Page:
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A clockmaker -in the proper sense of the word- is a person or organization (such as a company or workshop) who makes a complete clock essentially from scratch. As a minimum that person (or organization) should make both the movement themselves and to their own design. To what extent components made by third parties are permitted is a question of judgement, typically such parts as screws, springs etc are bought in. Quite often, third party dials and hands are considered acceptable. Whole escapements are generally not. More often than not cases are made by third parties.

A person or organsation that just designs and makes cases, and fits them with third party movements should NOT properly becalled a clockmaker.

In common usage however the term 'clockmaker' is quite often used for (and claimed by) people and organizations that properly should be called clock assemblers, i.e. they buy standard off-the shelf movements (often mass produced quarz movements). have cases made by third parties to their design, and assemble these components into finished clocks.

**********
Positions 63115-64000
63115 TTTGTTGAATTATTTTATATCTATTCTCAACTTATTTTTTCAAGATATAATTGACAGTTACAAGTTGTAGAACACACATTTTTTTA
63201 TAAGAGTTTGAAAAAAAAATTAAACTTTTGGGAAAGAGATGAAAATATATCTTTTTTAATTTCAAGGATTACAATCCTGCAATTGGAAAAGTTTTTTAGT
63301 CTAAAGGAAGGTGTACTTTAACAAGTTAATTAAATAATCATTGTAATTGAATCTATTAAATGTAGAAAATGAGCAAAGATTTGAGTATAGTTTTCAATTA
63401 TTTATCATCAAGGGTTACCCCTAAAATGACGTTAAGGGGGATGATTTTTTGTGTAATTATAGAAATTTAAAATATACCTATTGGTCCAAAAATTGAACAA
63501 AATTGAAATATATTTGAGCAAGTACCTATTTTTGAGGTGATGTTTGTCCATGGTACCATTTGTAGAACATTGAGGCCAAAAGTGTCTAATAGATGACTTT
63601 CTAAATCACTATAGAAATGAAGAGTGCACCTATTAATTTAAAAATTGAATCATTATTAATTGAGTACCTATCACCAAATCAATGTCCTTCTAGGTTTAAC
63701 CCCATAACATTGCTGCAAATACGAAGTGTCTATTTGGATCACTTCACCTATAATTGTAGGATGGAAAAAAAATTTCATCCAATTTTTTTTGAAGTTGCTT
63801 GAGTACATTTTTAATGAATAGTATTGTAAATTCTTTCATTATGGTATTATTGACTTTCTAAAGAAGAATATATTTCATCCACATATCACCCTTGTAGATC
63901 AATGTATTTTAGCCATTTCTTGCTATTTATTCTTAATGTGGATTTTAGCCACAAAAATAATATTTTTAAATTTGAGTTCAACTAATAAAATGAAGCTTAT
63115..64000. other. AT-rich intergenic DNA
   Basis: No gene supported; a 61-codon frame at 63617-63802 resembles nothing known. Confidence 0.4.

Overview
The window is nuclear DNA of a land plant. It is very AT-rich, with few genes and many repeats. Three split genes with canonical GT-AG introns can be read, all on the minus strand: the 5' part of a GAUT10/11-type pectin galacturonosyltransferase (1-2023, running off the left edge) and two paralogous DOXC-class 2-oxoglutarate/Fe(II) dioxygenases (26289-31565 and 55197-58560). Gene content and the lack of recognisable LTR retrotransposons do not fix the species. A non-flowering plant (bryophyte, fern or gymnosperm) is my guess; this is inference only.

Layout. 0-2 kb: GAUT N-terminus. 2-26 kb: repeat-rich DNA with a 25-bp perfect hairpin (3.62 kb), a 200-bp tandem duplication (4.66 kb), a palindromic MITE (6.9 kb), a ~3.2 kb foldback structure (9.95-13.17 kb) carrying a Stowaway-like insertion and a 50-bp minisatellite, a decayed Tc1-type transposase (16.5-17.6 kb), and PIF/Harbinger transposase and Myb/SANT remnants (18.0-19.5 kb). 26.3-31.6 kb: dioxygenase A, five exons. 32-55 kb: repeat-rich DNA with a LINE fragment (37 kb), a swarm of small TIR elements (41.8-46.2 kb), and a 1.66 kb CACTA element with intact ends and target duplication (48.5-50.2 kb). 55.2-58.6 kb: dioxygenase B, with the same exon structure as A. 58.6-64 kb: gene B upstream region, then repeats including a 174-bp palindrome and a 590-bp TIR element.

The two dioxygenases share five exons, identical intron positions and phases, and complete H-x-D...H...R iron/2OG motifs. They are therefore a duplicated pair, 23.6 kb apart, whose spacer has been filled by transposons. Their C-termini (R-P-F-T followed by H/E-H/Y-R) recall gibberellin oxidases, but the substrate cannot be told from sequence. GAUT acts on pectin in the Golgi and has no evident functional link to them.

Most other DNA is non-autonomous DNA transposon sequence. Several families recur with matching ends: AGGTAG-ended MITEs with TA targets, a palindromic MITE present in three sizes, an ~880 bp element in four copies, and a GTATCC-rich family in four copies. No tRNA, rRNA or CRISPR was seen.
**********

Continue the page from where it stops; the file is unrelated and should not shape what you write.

All to often contemporary clock brands call themselves 'watchmakers' even if they have no manufacturing facilities of their own. They just design a clock model, and buy cases, movements, and assembly services from third parties.

Another frequent misuse of the word 'clockmaker' occurs when people (or organizations) whose only business is repairing and servicing clocks call themselves 'clockmakers' instead of clock repairers, even if they do not have the skills or facilities to make a clock.

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